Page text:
Now that we've recognized the main difference between a person and a non-person life form—the ability to think thoughts and feel emotions—we finally can answer the question "When did your life begin?" by investigating when a developing brain gains the ability to think thoughts and feel emotions. 

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Ten Criteria

Image Credit: TheVisualMD/Science Source

Extraordinary amounts of time and research have been devoted to mapping the timeline of human brain development and to distinguishing which parts of the brain are necessary for thinking thoughts and feeling emotions.

Because brain development happens gradually, there is no single clear point at which we can say, "At this point here is exactly when a new brain has the ability to think thoughts and feel emotions." What we can do, however, is sort through the details of brain development to find a window of time such that before this window, we are confident that a brain does not have the ability to think thoughts or feel emotions, and after this window, we are confident that a brain does have the ability to think thoughts and feel emotions.


Considering the timeline of brain development, the appropriate window for when a new brain gains the ability to think thoughts and feel emotions is 23-27 weeks gestation. There is a part of the brain called the thalamus, and it is located on the top of the brainstem. The thalamus is a gateway through which all sensory information (except smell) passes to reach your cerebral cortex, the part of the brain where you think thoughts and feel emotions. In your brain, the limbic system works along with your cortex to give rise to emotions. Until the thalamus is connected to the cortex, it is not possible for a brain to have thoughts because there is no sensory input about which to think! Likewise, until the thalamus is connected to the cortex, it is not possible for a brain to have emotions because there is no sensory input about which to feel.


To drive home the point that a brain cannot think thoughts or feel emotions without ever having received any sensory input, consider a sensory deprivation tank. If you were to spend time in a sensory deprivation tank, during that time you would be able to think thoughts and feel emotions, but they'd only be based on your memories of past sensory experiences. If a developing brain has yet to develop the infrastructure necessary to receive sensory input, then not only does it have no access to incoming sensory input, but also it has no prior memories of any sensory input about which to think or feel. Only after thalamocortical fibers connect a fetal brain's thalamus to its cortex can it be possible for a fetus to think thoughts and feel emotions. This connection occurs between 23-25 weeks gestation, hence 23 weeks gestation is an exceptionally reasonable start for the time frame of when your mind came into existence. As for the close of this time frame, 28 weeks gestation is a two-fold notable milestone. One, at 28 weeks gestation, fetuses begin to exhibit facial expressions similar to those made by adults experiencing pain. Two, at 28 weeks gestation, synaptic growth in the fetal brain begins to skyrocket, giving rise to the increased brain functionality necessary for full consciousness. As aforementioned, the ability to think thoughts and feel emotions is not the same as consciousness (babies are actually never fully conscious while in the womb because of endogenous sedation), thus, by 28 weeks gestation, when a new brain is capable of, at the least, minimal consciousness, we can say that certainly a new mind exists.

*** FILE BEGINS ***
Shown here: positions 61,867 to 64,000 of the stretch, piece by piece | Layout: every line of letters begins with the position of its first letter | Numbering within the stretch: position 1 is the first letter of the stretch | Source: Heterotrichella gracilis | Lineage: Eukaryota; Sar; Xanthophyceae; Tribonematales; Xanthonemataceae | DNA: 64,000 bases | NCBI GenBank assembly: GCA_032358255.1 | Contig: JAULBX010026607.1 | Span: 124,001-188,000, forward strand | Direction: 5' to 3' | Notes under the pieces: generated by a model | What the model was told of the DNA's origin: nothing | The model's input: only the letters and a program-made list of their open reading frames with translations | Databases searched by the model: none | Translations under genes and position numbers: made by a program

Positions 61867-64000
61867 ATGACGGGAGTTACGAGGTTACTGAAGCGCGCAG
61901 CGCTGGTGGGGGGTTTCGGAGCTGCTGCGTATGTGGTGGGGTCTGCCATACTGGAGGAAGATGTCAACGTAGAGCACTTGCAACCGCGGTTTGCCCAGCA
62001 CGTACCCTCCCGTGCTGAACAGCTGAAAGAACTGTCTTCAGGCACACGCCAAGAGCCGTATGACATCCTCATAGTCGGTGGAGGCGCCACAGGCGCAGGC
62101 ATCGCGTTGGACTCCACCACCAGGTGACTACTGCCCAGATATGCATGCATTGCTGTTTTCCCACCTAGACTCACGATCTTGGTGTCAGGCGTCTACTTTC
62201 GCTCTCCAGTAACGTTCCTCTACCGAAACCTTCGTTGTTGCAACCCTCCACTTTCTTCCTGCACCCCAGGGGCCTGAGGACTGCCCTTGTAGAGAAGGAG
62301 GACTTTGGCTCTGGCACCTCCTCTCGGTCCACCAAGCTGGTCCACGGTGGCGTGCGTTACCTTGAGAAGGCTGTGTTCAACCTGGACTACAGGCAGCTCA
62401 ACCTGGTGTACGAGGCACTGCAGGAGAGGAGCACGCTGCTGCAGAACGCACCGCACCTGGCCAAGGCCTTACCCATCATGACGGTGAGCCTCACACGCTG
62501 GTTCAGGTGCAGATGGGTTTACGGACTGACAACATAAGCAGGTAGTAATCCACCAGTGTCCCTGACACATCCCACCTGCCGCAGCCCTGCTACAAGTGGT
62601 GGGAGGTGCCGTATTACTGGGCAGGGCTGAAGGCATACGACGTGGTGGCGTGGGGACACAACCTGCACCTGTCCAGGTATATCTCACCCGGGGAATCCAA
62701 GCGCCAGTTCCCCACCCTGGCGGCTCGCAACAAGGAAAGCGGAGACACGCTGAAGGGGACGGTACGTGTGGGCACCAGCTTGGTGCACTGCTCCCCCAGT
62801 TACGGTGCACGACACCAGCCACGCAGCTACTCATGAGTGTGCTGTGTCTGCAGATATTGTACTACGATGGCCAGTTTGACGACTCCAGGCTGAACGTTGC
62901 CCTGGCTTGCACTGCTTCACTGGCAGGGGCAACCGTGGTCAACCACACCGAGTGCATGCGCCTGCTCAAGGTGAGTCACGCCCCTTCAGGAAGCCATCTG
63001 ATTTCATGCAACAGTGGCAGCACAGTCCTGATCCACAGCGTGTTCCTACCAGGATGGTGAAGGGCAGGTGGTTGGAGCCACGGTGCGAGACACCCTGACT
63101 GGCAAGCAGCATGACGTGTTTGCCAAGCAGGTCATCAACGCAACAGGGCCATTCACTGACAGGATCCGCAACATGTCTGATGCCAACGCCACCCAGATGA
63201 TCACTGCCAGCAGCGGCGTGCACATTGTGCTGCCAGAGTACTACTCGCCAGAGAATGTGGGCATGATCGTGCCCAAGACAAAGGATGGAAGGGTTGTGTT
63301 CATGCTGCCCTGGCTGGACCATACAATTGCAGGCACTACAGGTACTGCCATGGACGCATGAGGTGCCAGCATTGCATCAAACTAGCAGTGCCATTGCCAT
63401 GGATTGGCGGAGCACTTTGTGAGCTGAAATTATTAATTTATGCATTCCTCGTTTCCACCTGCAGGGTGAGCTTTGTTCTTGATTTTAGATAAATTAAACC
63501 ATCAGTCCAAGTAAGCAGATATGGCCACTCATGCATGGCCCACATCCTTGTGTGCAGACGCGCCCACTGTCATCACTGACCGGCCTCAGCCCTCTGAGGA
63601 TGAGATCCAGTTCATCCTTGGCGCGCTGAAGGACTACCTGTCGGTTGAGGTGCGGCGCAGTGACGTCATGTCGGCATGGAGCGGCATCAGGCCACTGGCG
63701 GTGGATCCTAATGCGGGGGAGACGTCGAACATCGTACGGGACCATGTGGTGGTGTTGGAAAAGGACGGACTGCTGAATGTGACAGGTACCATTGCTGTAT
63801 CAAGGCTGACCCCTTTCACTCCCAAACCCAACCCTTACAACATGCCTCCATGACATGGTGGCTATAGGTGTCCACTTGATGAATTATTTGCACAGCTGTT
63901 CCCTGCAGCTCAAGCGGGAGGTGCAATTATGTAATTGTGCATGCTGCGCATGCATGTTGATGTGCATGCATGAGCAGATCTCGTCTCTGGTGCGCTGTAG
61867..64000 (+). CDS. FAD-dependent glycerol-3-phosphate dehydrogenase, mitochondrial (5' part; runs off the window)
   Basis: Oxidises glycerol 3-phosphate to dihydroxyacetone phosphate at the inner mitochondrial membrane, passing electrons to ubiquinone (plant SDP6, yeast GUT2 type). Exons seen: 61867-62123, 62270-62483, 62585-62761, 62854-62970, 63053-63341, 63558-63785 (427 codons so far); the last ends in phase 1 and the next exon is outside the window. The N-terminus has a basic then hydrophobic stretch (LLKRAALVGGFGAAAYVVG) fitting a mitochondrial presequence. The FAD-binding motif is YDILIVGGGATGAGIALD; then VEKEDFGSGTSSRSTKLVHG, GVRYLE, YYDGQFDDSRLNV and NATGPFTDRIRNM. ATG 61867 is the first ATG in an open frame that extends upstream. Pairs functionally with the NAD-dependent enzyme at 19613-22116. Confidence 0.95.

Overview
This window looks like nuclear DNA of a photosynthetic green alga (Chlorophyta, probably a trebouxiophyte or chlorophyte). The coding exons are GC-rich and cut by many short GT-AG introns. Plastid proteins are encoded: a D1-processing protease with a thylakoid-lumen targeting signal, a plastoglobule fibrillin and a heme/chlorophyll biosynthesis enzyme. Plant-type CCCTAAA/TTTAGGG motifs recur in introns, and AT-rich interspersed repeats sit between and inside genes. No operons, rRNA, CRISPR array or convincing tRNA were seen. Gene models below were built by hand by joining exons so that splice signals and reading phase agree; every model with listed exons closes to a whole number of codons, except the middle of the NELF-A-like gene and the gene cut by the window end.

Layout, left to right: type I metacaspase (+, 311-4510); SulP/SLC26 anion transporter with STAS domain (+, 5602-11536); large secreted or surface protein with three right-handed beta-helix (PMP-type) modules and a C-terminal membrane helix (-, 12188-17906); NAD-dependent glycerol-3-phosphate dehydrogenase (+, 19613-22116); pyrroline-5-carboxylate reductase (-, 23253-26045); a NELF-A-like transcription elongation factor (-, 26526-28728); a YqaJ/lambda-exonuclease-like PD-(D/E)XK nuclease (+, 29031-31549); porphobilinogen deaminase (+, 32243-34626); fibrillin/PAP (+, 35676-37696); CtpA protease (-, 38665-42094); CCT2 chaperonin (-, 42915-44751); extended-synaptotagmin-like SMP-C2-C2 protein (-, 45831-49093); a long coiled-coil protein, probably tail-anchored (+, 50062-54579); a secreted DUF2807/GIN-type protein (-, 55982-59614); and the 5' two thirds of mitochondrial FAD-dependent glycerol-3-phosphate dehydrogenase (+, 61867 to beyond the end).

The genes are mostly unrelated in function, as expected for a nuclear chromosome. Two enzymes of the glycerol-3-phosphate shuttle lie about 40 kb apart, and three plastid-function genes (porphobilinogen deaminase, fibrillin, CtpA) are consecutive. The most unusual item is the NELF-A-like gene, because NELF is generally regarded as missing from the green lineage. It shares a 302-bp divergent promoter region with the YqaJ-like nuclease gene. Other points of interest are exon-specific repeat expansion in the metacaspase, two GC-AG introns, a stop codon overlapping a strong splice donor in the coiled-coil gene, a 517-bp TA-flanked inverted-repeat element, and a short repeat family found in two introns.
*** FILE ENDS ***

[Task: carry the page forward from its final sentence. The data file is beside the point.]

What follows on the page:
It bears repeating that 23-27 weeks gestation is not a specific point in time but instead a window of time that includes weeks 23, 24, 25, 26, and 27. Respect People isn't claiming to know the exact biological moment when your life began because there is currently no scientific evidence that can support such a statement (and perhaps there never will be). While we don't yet know precisely where on the biological timeline your life began, we can tell you, based on available evidence, that your unique, special, precious life began with your first thoughts and emotions somewhere between 23-27 weeks gestation.

Then, from 28 weeks gestation to many years after birth, your brain continued to develop its ability to think thoughts and feel emotions to greater heights of sophistication, such as deeper levels of self-awareness, consideration for others, and existential contemplations.